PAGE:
- dragunParticipant@dragunJoin Date: 2008Post Count: 14
Whilst I’m sure many of you are already aware of this, I recently found out that Brisbane City Council are charging investors more for their rates than they are charging owner occupiers. I wrote a message on their Facebook page, with theirs and my subsequent replies which I’ve posted below:
Me – Can anyone there please give a plausible reason why rates are charged differently to a property for a non-owner occupier as opposed to an owner occupier? I fail to see how there is a difference in providing the exact same service to the exact same property, other than a way to profiteer off owners who aren’t owner-occupiers at this time
Brisbane City Council – Hi Andrew, thanks for getting in touch. Council uses a differential rating system based on property land use to levy general rates. This is done to ensure that properties that are the principle place of residence of their owners do not pay as much as those which are income producing. Income producing properties also have the advantage of being able to offset such expenses against taxation. Council’s principal motivation is to ensure, through its differential rating system, that the owner-occupied, single unit dwelling sector of the community contribute to a level that is affordable and value for money. If you require any further information, please Private Message me your contact details and I will organise to have a Rates Officer contact you. Thanks, Tom.
Like · Reply · May 20 at 3:55pm
Me – I’m sorry, but that answer is ridiculous and unacceptable. My personal tax situation is nothing to do with council and should not be a factor when applying a rate, particularly when every owner would be in a completely different tax situation. The logic in this is absurd. If you were to apply it to every purchase made in society, everyone would be paying different prices for the same goods and services on everything, as most things are deductible in some way to someone depending on their profession. Should I pay more for sunglasses than the consumer next to me because they’re deductible in my profession? Should my brother pay more for hair cuts because they’re deductible in his?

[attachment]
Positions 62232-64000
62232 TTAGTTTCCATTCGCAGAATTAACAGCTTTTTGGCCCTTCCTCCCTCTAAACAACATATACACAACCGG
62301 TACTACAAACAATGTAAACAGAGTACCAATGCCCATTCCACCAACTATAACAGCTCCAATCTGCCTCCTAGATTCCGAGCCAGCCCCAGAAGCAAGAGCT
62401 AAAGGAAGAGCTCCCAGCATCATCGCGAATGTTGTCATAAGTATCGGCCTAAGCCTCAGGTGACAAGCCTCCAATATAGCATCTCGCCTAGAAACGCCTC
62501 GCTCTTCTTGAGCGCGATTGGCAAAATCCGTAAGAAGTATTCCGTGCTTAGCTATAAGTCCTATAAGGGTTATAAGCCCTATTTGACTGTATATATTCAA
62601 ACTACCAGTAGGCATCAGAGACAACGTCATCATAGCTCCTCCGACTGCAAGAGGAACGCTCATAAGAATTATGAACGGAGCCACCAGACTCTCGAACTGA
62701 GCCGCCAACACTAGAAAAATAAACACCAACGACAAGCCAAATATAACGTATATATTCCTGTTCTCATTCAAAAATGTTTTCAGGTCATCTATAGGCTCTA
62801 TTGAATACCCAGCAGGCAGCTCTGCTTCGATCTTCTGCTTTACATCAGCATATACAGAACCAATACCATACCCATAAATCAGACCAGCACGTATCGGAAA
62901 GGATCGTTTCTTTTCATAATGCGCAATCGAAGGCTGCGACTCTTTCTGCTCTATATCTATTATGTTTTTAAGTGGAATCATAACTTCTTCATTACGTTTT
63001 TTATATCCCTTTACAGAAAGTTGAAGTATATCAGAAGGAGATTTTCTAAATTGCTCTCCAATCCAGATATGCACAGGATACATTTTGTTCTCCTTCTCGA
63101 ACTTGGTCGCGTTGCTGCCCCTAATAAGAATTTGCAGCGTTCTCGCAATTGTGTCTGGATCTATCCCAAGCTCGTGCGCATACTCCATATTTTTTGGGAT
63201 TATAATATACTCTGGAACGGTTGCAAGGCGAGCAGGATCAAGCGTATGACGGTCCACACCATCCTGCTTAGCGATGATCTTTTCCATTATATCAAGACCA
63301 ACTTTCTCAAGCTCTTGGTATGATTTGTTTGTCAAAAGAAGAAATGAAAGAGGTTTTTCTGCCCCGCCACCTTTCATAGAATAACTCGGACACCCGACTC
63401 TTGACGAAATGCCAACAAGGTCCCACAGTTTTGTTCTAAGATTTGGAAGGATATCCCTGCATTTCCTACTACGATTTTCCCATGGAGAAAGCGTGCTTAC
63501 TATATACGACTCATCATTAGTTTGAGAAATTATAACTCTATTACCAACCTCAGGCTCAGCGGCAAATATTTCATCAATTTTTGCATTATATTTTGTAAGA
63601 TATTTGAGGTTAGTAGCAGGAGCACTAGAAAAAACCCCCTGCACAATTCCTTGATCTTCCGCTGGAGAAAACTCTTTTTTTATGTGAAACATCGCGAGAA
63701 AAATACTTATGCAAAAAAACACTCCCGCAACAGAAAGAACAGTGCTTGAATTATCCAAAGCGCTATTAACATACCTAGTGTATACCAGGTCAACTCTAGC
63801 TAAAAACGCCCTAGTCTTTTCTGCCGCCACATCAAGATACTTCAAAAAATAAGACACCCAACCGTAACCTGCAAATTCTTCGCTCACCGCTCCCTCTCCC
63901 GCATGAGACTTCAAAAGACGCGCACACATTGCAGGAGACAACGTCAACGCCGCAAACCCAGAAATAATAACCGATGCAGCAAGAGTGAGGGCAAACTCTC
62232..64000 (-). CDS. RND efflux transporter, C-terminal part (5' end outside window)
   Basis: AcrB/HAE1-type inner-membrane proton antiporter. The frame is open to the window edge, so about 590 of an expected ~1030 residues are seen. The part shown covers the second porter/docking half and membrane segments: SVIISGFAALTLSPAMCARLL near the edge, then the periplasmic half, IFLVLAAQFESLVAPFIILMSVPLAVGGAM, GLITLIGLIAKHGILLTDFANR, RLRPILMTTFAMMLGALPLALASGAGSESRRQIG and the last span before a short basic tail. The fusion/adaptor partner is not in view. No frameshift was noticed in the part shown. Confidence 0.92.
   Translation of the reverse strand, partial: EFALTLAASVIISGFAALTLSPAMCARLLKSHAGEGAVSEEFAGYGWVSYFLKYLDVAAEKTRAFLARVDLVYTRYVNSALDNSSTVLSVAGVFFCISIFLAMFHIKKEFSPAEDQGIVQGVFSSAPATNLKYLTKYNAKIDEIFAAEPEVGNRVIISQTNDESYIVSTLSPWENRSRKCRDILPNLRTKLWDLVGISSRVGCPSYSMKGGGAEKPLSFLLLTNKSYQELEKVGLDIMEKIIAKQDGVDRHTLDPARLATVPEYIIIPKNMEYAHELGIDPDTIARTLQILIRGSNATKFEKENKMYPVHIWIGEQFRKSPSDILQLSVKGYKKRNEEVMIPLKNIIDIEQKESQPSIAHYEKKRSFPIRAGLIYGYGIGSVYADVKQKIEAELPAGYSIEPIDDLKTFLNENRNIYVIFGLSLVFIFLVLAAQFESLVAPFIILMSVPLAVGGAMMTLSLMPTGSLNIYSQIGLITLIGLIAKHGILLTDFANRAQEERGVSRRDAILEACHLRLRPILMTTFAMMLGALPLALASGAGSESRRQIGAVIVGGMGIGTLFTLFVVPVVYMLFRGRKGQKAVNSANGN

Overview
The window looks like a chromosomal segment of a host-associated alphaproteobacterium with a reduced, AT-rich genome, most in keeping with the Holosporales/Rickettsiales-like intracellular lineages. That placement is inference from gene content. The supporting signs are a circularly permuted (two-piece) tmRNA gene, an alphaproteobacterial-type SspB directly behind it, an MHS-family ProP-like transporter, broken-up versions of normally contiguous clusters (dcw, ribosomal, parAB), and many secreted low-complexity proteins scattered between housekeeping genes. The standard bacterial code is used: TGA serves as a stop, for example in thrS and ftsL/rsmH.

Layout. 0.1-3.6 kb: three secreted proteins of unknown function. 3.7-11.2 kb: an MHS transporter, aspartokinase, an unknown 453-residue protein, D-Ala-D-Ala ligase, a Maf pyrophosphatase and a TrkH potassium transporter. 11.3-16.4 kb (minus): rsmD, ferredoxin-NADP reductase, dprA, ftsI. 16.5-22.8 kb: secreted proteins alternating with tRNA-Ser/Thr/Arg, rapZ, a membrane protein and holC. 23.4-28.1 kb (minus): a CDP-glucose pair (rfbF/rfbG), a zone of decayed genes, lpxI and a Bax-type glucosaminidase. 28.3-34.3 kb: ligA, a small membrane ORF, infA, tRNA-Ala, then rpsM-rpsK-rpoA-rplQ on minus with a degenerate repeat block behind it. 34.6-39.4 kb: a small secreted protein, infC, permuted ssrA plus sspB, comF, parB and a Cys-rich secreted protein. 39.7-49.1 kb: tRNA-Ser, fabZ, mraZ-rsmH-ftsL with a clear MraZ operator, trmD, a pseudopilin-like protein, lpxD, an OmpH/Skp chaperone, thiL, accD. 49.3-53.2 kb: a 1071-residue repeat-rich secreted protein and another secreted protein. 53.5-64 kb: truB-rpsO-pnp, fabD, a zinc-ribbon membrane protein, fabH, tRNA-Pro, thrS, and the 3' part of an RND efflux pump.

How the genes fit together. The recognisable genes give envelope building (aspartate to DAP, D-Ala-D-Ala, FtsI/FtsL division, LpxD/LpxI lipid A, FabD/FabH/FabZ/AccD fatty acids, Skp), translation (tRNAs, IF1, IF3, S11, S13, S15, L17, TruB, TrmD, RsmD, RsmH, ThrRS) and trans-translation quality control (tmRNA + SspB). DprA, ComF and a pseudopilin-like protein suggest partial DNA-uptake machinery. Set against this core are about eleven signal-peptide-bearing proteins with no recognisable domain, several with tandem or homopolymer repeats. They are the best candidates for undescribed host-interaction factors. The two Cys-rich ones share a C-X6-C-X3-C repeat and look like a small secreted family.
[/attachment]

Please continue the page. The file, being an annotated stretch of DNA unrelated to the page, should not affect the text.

All your answer has done is publicly highlight that yes, council has attempted to disguise blatant profiteering from owners using taxation reasoning that is ignorant and illogical. People aren’t that stupid and if council think owners, investors and, more importantly, voters don’t notice, it’s mistaken.
I have written to Property Observer, Margaret Lomas and other industry professionals who it seems have also taken exception to this and Margaret has started a Facebook aware campaign here Please visit, like and share to raise awareness.
More importantly, there was a recent ruling on a class action by investors against Mackay council for the exact same thing, which found in favour of the investors. It is my hope that with an awareness campaign and the precedent now set in the Mackay council ruling, that we can get this absurdity overturned in all the other Qld councils who are currently engaging in the same practice. To my knowledge, the other councils currently doing this in addition to Brisbane City, is The Gold Coast Council, Logan Shire Council, Moreton Bay Shire Council and Rockhampton Shire Council. More on that can be found here
There are probably others but it’s important that investors with properties in any of these areas, and indeed any area, have their say to ensure this kind of thing does not spread. You can also have your say directly on the Brisbane City Council’s Facebook page here
Thanks for your time.Richard TaylorParticipant@qlds007Join Date: 2003Post Count: 12,024
Yes welcome to the world of investing in SE Qld
The BCC have been doing this for a number of years.